Is 3D printing the future of homebuilding?
If you thought 3D printing a fully-functioning electric vehicle in two days was fast, brace yourselves: one Chinese company has built an entire two-story villa in less than three hours. Hours! Ask anyone who has ever constructed or renovated a home and they will tell you that the dragged-out process can take anywhere from weeks to months, maybe even years. Not for long.
The Zhuoda Group’s revolutionary abode popped up in Xian, China and is comprised of six individually 3D-printed modules (living room, kitchen, bedroom and so forth) interlocked together like a series of LEGO blocks. The company completed approximately 90% of the construction in an off-site factory before shipping the pieces to its final resting ground, where some people were on hand to witness the last installation steps.
While construction of the villa took roughly three hours to complete, the entire project calls for roughly 10 days from start to finish. Yet, when compared to the typical six months required for traditional means of construction, that’s nothing. This efficient and timesaving process dramatically reduces construction costs to anywhere between $400-$480 (2,500-3,000 yuan) per square meter, which equates to approximately $81,000-$96,000 in total — a price that’ll surely drop as 3D printing continues to get cheaper.
Made out of secret materials, the modular house with a steel-framed structure is not only fireproof, but given its region’s susceptibility to earthquakes, has been designed to withstand the shaking of a magnitude-9 event. The Zhuoda Group has filed more than 22 patents for their next-gen technology and is keeping their top-secret material under wraps for now; however, the company’s vice president Tan BuYong has revealed that the new filament is sourced from industrial and agricultural waste and is free from harmful substances including formaldehyde, ammonia and radon.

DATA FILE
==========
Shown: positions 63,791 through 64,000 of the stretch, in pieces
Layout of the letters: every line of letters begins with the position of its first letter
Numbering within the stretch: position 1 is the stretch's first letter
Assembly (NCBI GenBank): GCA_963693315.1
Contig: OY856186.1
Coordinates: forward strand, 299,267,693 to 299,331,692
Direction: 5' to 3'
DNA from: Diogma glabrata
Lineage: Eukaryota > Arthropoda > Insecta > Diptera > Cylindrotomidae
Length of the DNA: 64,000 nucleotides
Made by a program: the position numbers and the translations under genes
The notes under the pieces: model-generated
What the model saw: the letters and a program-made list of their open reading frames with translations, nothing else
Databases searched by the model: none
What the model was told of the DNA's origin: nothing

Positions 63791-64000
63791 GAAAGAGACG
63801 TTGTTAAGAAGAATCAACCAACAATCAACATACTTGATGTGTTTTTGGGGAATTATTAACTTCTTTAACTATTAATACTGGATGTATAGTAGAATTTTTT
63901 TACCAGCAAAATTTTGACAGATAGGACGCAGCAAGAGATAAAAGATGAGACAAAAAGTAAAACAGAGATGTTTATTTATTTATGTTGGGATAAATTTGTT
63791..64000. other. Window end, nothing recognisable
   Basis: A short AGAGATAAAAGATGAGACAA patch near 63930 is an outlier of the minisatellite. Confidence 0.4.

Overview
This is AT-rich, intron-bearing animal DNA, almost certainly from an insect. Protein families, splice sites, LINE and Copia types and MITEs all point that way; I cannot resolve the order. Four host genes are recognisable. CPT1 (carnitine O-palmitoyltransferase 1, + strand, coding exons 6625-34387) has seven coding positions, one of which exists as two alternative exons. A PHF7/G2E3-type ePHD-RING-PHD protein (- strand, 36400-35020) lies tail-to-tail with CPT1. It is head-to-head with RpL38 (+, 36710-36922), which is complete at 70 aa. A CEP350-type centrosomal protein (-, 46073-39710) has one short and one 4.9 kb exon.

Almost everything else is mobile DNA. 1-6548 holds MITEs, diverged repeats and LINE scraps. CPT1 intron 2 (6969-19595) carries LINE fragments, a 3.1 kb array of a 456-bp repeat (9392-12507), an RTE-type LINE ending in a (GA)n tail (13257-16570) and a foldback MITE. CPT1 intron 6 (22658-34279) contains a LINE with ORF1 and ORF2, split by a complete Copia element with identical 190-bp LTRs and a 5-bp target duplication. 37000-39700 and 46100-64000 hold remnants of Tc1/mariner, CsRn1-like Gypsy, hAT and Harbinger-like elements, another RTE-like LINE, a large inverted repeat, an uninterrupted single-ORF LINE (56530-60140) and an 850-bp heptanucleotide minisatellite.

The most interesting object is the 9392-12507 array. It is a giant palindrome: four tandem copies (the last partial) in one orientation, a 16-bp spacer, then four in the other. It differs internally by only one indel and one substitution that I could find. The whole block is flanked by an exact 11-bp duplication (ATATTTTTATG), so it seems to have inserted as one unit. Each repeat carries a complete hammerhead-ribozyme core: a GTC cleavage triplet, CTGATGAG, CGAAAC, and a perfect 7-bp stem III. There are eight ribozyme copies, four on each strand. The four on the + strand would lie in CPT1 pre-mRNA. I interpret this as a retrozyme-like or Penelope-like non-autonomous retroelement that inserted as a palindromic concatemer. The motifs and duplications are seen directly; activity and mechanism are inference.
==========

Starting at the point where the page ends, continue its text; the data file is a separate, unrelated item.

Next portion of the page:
After the structural framework was 3D-printed, the company applied decorative sheet textures to each module before final assembly. Homeowners will be able to choose from a variety of decorative textures, like wood and granite, and health-conscious folks can even embed herbs into the walls of the house for ‘built-in aromatherapy.’ The building is expected to last, even with normal wear and tear, for at least 150 years.
While this isn’t the first time a structure has been 3D-printed, it is definitely one of the most impressive. Earlier this year, a company in China developed a 3D-printed mansion and apartment, while another firm is currently working on the world’s first fully 3D-printed office. Safe to say, the future of additive manufacturing has arrived!